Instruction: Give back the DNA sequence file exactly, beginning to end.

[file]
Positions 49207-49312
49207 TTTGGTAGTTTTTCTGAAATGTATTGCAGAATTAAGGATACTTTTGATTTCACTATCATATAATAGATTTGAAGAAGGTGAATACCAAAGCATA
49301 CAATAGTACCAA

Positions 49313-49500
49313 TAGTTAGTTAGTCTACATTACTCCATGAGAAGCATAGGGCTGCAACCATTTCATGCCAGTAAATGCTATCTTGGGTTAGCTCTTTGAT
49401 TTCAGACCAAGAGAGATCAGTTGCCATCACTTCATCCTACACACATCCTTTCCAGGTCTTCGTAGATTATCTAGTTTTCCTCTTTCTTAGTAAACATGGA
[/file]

Positions 49207-49312
49207 TTTGGTAGTTTTTCTGAAATGTATTGCAGAATTAAGGATACTTTTGATTTCACTATCATATAATAGATTTGAAGAAGGTGAATACCAAAGCATA
49301 CAATAGTACCAA

Positions 49313-49500
49313 TAGTTAGTTAGTCTACATTACTCCATGAGAAGCATAGGGCTGCAACCATTTCATGCCAGTAAATGCTATCTTGGGTTAGCTCTTTGAT
49401 TTCAGACCAAGAGAGATCAGTTGCCATCACTTCATCCTACACACATCCTTTCCAGGTCTTCGTAGATTATCTAGTTTTCCTCTTTCTTAGTAAACATGGA